Thinking School Journey – Portsmouth Academy
Posted on the 25th October 2016
The journey to becoming a Thinking School began with the City of Portsmouth Girls’ School being placed in Special Measures by Ofsted in April 2013. The school was sadly failing to provide a quality education for its students and outcomes were therefore poor. In September 2013 the school opened as The Portsmouth Academy for Girls as part of the Thinking Schools Academy Trust (TSAT), with the Rochester Grammar School for Girls (RGS) as the lead school.
Work immediately began in planning our route towards accreditation with a firm belief that this would provide the foundations for school improvement that was needed for our students and staff and the wider community. An extensive CPD programme was created to ensure that the pathways were covered and understood by our staff; teachers have been extensively trained in a vast range of tools, support staff, both children facing and administrative staff have been given training on the concept of a thinking school, our aims and vision and also on the areas of the toolkit which would be useful to them in their roles, governors have also been trained to ensure they have an understanding of the pedagogy behind becoming a thinking school and why we believe that it is absolutely the right pathway for our school and the learning which is at the heart of it.
We began by introducing Tony Ryan’s Thinkers’ Keys as a hook for learning, immediately opening students’ minds as they entered the classroom. These were welcomed by staff and they adopted this into their planning quickly. This naturally led us to working with staff on questioning and how we could improve students’ learning through the use of Blooms’ Taxonomy and the Q-Matrix. Again, staff were open to these ideas and strategies and alongside a programme of supportive and developmental learning walks, these strategies began to become habits and we saw engagement, participation and behaviour improve across the school.
Dispositions was an area of interest for us as we saw this as a way to not just target the academic progress of our students but also support them to become well-rounded learners for life. We divided the school year up to focus on fortnightly Habits of Excellence with the assemblies focussing in this and tutor group activities throughout the fortnight to really allow the students time to understand each habit and reflect on their own skills and areas for development within them. This made sure the students were talking about their own learning and practising the habit of the fortnight. Teachers in the subjects also aimed to refer to them where appropriate however each subject has taken ownership of three habits which relate most to them and support the development of them through their curriculum, often writing them into objectives for the learning.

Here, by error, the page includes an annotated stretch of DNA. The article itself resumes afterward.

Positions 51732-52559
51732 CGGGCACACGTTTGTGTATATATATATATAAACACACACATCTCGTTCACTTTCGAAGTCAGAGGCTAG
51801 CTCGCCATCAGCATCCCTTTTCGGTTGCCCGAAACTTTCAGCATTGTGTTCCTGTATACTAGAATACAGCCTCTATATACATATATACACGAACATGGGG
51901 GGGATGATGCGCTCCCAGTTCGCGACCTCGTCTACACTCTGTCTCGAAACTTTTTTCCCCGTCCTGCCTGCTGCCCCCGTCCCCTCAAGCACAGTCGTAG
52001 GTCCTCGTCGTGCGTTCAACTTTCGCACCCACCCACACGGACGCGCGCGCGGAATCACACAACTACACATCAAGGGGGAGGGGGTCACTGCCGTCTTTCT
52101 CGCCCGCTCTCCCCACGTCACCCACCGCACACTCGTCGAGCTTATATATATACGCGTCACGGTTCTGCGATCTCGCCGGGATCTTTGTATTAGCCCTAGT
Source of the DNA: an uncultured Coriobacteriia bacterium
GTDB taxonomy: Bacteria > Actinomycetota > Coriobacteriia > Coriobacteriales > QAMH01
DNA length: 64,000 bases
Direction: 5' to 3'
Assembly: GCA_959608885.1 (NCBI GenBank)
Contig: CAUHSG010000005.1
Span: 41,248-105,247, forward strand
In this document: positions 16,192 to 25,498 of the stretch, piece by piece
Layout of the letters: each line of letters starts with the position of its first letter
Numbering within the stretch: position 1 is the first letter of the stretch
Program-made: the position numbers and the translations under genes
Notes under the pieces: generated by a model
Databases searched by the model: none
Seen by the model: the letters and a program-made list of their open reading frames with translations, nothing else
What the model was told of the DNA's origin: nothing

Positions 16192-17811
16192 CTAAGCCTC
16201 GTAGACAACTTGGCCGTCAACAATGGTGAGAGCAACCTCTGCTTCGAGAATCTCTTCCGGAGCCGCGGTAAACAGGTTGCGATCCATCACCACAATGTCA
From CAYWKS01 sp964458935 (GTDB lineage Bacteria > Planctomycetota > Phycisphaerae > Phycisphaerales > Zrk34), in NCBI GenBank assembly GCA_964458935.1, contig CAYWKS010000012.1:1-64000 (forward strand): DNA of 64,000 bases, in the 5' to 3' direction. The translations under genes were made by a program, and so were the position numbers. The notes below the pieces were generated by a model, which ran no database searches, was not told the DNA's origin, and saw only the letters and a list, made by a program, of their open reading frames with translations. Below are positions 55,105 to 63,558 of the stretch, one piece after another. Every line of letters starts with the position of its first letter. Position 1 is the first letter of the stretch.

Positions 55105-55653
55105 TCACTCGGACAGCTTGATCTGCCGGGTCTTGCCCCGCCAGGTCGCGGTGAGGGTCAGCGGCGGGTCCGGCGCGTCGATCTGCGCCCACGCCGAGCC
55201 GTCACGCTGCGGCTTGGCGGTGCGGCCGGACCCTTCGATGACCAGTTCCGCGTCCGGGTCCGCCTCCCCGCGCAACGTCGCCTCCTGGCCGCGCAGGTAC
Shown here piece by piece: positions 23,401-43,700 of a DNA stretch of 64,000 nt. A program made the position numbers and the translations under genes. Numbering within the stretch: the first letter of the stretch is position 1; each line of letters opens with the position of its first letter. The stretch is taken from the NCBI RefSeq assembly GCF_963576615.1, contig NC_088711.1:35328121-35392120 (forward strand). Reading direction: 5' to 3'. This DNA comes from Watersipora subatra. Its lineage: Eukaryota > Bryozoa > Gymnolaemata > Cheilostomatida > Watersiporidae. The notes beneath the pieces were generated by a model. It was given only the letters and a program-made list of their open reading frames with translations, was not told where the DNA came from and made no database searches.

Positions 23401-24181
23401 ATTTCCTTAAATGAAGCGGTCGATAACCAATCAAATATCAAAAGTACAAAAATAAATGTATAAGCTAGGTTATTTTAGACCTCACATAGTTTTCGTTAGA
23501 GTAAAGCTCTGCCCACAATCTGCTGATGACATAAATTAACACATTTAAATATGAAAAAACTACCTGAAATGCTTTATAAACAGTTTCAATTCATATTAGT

We believe the real breakthrough in supporting achievement has been the introduction of the eight Thinking Maps. These have given our students and staff an understanding of the thought processes and a common visual language for learning. This visual language for learning has bred a consistency across the school for students and supported them to have a framework for their thinking processes. The use of these has become widespread and students now use them independently, particularly to support with revision.
The school has also been keen to involve parents on our journey, giving regular communication about events and learning tools their children are using in school. We ran a ‘Thinking workshop’ for parents to support them in understanding the toolkit as homework has also centred around the use of tools and the development of habits. Parents have been keen to understand the processes involved and feedback to us that the pedagogy we are using is a key reason for them choosing the school for their child.
The learning environment is also an area which we are extremely proud of at The Portsmouth Academy. We utilised part of a training day for staff to walk around different subject areas of the school and feedback on where there was strength in practice, around displays reflecting thinking and where they could gain ideas from others. This proved extremely valuable and generated a real buzz around displays which transferred into solid actions. The school environment now fully reflects thinking and it is commented on by many visitors to the school.
We are fortunate to be in a family of schools with RGS (who are an advanced Thinking School) taking the lead on Thinking. This allowed us to make links with colleagues in Medway and share good practice. Many of our staff were given the opportunity to visit RGS and see the use of other thinking tools and the impact that they could have on the children. Two of our senior team with responsibility for Thinking Schools were also given the opportunity to be trained as consultants which gave us a very deep insight into the cognitive processes. Those staff members have been able to support other schools within TSAT.
The Portsmouth Academy was delighted to have been accredited by the University of Exeter in July 2016 and our belief in the pedagogy was compounded even further by record breaking results in August 2016 with 65% A*-C including English and maths and an ‘above average’ progress 8 score. We are exceptionally proud of our school and the culture and ethos our journey to become an accredited Thinking School has embedded in both our students and our staff.
See more information about Portsmouth Academy for Girls celebrating their best ever GCSE results here
Find out more about Portsmouth Academy
See the benefits of the TSI Approach and what it can do for your school – here
For information about how to gain accreditation as a Thinking School – see here
Submitted by Rachel Grey
Assistant Principal: Teaching and Learning
Portsmouth Academy for Girls